Ontario, Quebec environmental groups ready to fight pipeline that will carry oilsands

Province ‘always ready to speak on behalf of Alberta’s interests’

 By Karen Kleiss, Edmonton Journal July 31, 2012

EDMONTON – Environmental groups are geared up to oppose a pipeline that would ship Alberta bitumen to Eastern Canada, opening another front in the public-opinion wars provincial and industry officials are already fighting in B.C. and the United States.

Days after Canada’s National Energy Board approved the first of two Enbridge requests that will bring Alberta crude to refineries in Central Canada, environmental organizations went on the offensive.

They alleged the Calgary-based pipeline company plans to use its Ontario lines to move Alberta bitumen through Central Canada and on to international markets, and urged Ontarians and Quebeckers to demand a public debate.

“If Ontario is to facilitate expansion of the oilsands, then let’s have an open, public debate and proper public scrutiny,” said Albert Koehl, an Ontario-based Ecojustice lawyer who argued the environmental case against Enbridge’s proposal before the National Energy Board.

“We see the obvious impacts of climate change, and at the same time we’re marching full speed ahead on expansion of the tar sands, and these two things have to be reconciled.”

The protests came after Enbridge on Friday won approval to reverse the flow of Line 9A from Sarnia, Ont., to Westover, near Hamilton. In the fall, the company will apply to reverse the flow of Line 9B, from Westover to Montreal.

The lines could eventually carry Alberta oilsands-derived crude to refineries in Ontario and Quebec. From Montreal, Alberta crude could also be exported internationally via the United States, the St. Lawrence Seaway, or through a new pipeline to refineries in Saint John, N.B.

Proponents of that existing west-to-east line once believed it could help establish new markets for Alberta oilsands producers while circumventing environmental opposition to construction of the new Gateway and Keystone pipelines in British Columbia and the United States, respectively.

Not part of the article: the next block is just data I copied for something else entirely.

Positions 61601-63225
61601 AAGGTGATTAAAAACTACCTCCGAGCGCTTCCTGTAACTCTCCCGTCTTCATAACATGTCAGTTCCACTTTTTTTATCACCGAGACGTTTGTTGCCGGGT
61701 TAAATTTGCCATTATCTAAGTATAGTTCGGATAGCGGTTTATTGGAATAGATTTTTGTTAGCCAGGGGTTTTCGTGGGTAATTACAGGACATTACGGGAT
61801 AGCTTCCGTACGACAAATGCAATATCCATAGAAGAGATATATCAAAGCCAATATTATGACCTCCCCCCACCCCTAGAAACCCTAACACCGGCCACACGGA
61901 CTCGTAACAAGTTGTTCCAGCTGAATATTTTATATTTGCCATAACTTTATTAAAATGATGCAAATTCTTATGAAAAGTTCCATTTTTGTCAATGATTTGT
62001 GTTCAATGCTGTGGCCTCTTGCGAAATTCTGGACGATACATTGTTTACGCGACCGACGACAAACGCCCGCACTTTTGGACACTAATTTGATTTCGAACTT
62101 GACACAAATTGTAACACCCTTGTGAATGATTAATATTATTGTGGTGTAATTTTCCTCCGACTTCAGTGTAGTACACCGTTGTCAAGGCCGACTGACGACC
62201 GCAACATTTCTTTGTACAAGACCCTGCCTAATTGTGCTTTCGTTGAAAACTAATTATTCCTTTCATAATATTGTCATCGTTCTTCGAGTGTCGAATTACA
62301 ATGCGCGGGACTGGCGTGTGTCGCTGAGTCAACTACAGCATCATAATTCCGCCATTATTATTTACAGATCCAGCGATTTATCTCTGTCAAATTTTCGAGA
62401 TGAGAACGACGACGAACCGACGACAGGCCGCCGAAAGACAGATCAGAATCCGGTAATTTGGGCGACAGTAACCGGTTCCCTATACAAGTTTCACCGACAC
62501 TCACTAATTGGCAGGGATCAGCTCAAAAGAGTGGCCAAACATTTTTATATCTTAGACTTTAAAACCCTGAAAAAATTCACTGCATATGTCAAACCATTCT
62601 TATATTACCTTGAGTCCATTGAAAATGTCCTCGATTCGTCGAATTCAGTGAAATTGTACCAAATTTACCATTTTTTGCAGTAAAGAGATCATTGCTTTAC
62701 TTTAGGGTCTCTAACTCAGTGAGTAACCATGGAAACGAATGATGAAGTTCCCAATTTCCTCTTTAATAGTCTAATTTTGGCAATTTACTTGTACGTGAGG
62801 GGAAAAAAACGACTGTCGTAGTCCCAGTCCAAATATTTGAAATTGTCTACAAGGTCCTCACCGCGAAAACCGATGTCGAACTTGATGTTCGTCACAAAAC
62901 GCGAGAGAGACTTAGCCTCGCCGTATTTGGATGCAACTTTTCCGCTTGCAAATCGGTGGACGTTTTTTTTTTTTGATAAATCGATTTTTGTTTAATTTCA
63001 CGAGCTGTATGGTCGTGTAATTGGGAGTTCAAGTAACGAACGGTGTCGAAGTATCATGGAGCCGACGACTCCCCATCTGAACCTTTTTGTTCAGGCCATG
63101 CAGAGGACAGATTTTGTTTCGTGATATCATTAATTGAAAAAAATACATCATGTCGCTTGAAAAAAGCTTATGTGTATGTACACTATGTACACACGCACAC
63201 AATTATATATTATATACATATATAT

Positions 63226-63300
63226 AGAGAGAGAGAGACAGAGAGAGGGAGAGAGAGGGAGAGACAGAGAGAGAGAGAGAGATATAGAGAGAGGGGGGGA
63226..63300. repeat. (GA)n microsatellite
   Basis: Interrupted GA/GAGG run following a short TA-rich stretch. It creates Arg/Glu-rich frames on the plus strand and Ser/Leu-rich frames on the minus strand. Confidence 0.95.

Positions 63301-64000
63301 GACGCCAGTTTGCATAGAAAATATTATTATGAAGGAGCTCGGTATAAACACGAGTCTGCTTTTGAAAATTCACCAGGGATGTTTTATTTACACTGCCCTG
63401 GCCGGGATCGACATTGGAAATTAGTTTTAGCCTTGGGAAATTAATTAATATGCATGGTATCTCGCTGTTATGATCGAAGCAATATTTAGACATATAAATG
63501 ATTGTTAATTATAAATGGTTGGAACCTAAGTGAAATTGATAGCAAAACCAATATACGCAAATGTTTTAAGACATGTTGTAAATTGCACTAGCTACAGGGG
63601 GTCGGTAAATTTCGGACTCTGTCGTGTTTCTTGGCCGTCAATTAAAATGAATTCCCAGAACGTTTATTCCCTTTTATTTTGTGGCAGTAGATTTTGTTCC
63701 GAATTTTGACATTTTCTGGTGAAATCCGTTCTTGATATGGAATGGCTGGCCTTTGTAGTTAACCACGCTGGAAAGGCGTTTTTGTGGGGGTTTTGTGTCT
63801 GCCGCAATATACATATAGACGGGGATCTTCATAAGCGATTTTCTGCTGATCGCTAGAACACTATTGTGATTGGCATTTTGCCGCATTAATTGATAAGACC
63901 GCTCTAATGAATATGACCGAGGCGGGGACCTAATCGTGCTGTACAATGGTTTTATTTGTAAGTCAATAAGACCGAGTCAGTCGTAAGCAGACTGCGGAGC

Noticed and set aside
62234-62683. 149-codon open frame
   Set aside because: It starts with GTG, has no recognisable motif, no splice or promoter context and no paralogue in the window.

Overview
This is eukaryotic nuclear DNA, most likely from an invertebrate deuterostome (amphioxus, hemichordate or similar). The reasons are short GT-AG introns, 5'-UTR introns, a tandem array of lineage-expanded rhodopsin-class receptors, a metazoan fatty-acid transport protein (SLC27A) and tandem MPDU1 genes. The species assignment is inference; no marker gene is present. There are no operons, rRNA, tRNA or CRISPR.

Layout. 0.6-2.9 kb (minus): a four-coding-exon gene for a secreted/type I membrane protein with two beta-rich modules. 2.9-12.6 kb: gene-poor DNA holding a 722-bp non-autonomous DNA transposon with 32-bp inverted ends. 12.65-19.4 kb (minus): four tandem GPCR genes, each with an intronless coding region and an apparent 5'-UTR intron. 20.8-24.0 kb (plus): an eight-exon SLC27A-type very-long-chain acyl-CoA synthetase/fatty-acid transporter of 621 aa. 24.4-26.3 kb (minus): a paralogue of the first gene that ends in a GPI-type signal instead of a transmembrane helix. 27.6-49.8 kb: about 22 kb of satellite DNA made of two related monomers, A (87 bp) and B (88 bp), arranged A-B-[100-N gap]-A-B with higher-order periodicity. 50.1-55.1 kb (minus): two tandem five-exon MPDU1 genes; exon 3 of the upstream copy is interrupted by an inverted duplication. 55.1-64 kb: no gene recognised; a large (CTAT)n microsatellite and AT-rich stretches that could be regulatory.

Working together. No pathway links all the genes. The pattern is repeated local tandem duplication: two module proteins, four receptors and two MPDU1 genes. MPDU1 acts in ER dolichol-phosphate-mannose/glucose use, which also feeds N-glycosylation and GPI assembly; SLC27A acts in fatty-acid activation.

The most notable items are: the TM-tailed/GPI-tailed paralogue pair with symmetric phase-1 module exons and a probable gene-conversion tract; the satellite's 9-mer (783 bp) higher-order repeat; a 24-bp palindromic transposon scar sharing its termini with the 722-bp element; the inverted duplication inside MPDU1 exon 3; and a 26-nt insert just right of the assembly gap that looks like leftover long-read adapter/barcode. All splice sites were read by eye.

But environmental groups made it clear Monday they will fight plans to use the existing lines to ship Alberta’s oilsands-derived crude.

“It is not a slam-dunk,” said Steven Guilbeault of Equiterre, a Quebec-based environmental group. “This is a 40-year-old pipeline that wasn’t built to handle the tar sands,” he said, highlighting corrosion and pressure concerns.

Quebec’s environment minister responded Tuesday, pledging his province will “take a very strict approach” to pipeline projects and will carefully review requests under Quebec laws.

“It is important to protect waterways, wetlands and drinking water sources,” Quebec Environment Minister Pierre Arcand said in a statement. “Environmental issues remain central to our concerns.”

He reiterated his commitment to strictly monitor the risks associated with the presence of any pipeline in Quebec, and said the ministry “intends to seek a seat at the table” during NEB hearings.

Enbridge spokesman Graham White said the lines will be used primarily to ship light crude, but that they are safe for transporting oilsands-derived crude, should the need arise.

“We are … ensuring the line is at some point capable of carrying heavier products … because of the expanding oilsands production,” White said. “We want to have that flexibility.”

White said there is no evidence to suggest oilsands-derived crude causes more corrosion inside pipelines than any other product. He pointed to the recent report from the U.S. National Transportation Safety Board, which excoriated Enbridge for its failures but explicitly ruled out internal corrosion as a cause for a massive spill in Michigan.

He said the company is in the process of doing “integrity digs,” excavating the pipelines and testing to ensure it is sound.

The Alberta government acted as an intervener in the NEB hearings on Enbridge’s Line 9A, but made no formal submissions.

In its application for intervener status, the province said it was interested in the proceedings because “the application may impact the marketing of Alberta’s crude oil.

“Alberta will be particularly interested in understanding commercial impacts and benefits associated with the proposed application,” the province said.

Asked whether Alberta has any plans to address the debate in the east, Alberta Energy spokeswoman Janice Schroeder said in an email that “the decision is a federal regulatory decision about a pipeline between two locations in Ontario. Alberta was not involved in that hearing, and it is a commercial decision best addressed by the company and the regulator.

She said the province is “always ready to speak on behalf of Alberta’s interests.”

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